Nobel Prizes in DNA
The 1962 Nobel Prize in physiology and medicine awarded
and Wilkins was just the first of many in the DNA
area. There has been some controversy surrounding
the 1962 award. Nearly everyone agree that the three
people that received the prize were appropriate. Many
commentators have been concerned that Rosa
Franklin did not share in the award. Her work
measuring the x-ray diffraction structure of DNA provided
the crucial link to untangle the structure. One mitigating
circumstance was that Franklin died several years before
the 1962 Nobel awards. As far as I know only one Nobel
Prize has been awarded posthumously. On the other hand a
real argument can be made that her work was undervalued
because she was a woman.
| I do not have the expertise to assay
Nobel Prizes in chemistry and physiology and medicine. The
interested reader is invited to find my omissions. Some of
the prizes that relate to DNA and RNA over the last
sixty-five years are noted below (the citations are drawn
from the Prize pages):
Ochoa and Kornberg (1959 - physiology) "... discovery of the mechanisms in the biological synthesis of ribonucleic acid and deoxyribonucleic acid"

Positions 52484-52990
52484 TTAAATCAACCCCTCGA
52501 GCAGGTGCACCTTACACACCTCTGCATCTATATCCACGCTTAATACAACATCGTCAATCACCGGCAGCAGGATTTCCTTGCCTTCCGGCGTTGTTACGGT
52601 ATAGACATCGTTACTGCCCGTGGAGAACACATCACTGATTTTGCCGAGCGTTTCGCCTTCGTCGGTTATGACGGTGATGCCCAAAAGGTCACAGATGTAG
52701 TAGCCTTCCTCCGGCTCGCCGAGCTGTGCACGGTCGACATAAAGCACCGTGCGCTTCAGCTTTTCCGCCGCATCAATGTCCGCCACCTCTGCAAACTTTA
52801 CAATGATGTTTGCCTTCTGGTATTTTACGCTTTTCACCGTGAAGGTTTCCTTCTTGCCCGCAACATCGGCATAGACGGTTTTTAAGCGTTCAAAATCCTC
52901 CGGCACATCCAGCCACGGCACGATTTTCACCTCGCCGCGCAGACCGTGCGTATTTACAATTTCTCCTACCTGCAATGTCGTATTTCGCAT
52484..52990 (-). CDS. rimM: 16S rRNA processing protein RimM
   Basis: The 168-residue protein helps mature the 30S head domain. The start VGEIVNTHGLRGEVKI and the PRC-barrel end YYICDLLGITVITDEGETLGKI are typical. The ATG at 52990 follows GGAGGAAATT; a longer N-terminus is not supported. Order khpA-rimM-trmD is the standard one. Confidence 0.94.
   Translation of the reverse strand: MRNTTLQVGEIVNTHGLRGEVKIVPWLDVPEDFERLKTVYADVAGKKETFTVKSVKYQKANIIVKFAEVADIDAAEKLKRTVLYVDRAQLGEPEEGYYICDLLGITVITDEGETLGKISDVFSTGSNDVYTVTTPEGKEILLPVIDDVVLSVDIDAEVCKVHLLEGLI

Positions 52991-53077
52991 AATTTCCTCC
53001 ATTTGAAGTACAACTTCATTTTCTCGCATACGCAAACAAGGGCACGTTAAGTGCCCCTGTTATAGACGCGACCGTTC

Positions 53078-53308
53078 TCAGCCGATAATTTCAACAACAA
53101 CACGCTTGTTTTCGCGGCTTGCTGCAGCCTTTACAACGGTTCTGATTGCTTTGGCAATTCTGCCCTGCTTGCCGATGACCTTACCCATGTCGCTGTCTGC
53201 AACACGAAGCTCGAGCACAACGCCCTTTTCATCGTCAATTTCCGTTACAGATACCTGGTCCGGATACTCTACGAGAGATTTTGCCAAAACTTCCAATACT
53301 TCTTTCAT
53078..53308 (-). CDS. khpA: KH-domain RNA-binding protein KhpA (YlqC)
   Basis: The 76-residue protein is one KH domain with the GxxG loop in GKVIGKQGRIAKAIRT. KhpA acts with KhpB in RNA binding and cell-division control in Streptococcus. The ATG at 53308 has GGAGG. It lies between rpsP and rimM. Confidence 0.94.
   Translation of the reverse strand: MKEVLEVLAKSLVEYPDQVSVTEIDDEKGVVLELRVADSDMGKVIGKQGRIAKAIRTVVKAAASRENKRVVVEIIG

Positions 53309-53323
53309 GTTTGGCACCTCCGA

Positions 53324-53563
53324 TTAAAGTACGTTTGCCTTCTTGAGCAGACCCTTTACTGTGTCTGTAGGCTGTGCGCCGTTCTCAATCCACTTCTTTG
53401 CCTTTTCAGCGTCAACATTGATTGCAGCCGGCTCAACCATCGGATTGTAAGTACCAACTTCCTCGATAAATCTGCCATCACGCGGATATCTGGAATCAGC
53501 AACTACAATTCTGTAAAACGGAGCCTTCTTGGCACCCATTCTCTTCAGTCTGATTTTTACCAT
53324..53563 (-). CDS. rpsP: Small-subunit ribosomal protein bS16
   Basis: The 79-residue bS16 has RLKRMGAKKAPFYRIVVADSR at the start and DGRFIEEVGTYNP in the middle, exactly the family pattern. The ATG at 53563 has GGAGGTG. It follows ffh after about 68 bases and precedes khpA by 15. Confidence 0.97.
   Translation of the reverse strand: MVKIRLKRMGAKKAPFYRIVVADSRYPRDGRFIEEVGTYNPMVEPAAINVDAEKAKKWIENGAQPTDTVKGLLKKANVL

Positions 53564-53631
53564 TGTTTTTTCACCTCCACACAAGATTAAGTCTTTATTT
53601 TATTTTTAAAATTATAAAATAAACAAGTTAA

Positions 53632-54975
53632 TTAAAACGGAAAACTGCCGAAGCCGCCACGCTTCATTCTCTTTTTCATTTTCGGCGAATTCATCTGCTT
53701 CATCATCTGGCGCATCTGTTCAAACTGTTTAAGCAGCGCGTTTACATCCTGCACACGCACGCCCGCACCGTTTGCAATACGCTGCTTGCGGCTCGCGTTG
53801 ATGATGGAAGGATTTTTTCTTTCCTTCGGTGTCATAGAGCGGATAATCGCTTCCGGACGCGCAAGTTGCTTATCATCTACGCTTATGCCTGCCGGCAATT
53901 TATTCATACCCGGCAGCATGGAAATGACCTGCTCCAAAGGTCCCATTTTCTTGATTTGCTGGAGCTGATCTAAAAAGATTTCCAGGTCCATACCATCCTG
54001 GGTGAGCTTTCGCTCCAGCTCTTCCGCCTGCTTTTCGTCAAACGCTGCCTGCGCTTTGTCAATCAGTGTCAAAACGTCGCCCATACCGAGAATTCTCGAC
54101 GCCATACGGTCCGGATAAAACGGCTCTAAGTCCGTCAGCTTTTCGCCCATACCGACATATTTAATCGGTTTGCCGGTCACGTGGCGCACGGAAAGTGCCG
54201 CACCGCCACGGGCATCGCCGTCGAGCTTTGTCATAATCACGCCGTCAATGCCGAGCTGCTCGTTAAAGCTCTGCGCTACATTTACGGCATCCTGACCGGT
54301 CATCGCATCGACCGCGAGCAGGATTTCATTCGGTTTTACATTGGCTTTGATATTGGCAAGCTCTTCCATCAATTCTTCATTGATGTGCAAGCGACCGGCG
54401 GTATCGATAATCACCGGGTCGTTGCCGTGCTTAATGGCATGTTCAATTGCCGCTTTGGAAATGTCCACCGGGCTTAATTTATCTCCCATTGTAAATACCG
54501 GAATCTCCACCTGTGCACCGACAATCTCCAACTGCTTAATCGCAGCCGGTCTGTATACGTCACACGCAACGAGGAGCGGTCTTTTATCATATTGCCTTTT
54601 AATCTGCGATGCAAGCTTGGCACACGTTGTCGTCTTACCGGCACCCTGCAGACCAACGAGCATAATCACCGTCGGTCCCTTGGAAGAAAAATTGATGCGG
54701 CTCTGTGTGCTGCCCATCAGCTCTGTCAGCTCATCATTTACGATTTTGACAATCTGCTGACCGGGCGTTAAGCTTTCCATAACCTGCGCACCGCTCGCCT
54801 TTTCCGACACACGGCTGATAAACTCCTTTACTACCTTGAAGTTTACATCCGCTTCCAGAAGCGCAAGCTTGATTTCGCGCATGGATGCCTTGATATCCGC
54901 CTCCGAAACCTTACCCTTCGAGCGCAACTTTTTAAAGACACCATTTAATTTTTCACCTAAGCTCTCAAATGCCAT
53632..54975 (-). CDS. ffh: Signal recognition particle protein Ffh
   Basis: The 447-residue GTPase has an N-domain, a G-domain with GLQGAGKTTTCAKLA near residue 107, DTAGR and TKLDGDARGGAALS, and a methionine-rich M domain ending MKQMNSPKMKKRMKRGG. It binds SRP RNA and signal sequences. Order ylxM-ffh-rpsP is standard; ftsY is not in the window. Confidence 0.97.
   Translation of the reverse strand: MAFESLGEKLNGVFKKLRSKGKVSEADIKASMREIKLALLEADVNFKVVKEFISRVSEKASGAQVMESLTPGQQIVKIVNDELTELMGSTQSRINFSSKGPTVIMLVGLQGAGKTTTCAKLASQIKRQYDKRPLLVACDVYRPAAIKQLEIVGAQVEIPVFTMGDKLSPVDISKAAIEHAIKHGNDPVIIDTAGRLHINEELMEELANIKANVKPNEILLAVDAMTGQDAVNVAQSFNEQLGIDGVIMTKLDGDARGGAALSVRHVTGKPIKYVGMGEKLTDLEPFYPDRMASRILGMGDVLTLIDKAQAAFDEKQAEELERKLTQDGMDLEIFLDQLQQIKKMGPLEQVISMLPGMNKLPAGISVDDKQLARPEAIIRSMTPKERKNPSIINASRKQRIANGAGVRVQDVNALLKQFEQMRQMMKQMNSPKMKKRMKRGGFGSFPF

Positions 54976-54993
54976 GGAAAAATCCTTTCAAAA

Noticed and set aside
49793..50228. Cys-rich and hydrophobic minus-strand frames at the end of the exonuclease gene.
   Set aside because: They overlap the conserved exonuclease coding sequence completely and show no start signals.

Holley, Khorana, and Nirenberg (1968 - physiology) "... interpretation of the genetic code and its function in proton synthesis"
Arbers, Nathans, and Smith (1978 - physiology) "for the discovery of restriction enzymes and their application to problems of molecular genetics"
Berg, Gilbert, and Sanger (1980 -chemistry) "... fundamental studies of the biochemistry of nucleic acids, with particular regard to recombinant-DNA ... and contributions concerning the determination of base sequences in nucleic acids"
Altman and Cech (1989 - chemistry) "for their discovery of catalytic properties of RNA"
Mullis and Smith (1993 -chemistry) "for contributions to the developments of methods within DNA-based chemistry"
Boyer and Walker (1997 - chemistry) "for their elucidation of the enzymatic mechanism underlying the synthesis of adenosine triphosphate (ATP)" . Parenthetically, Jens Skou who was also a chemistry winner in 1997, was from Aarhus University. Aarhus is also deeply involved in channeling, a field where I have worked. Jens Lindhard, a father of channeling theory from Aarhus and arguably deserving a Nobel Prize in physics, died the same day Skou received the chemistry prize.
Brenner, Horvitz, and Sulston (2002 - physiology) "for their discoveries concerning 'genetic regulation of organ development and programmed cell death'"
Roger Kornberg (2006 -chemistry) "for studies of the molecular basis of eukaryotic transcription". (He is the son of Arthur Kornberg, Nobel 1959)
Ramakrishnan, Steitz, and Yonath (2009 - chemistry) "for studies of the structure and function of the ribosome'"
Lindahl, Modrich, Sancar (2015 -chemistry) "for mechanistic studies of DNA repair".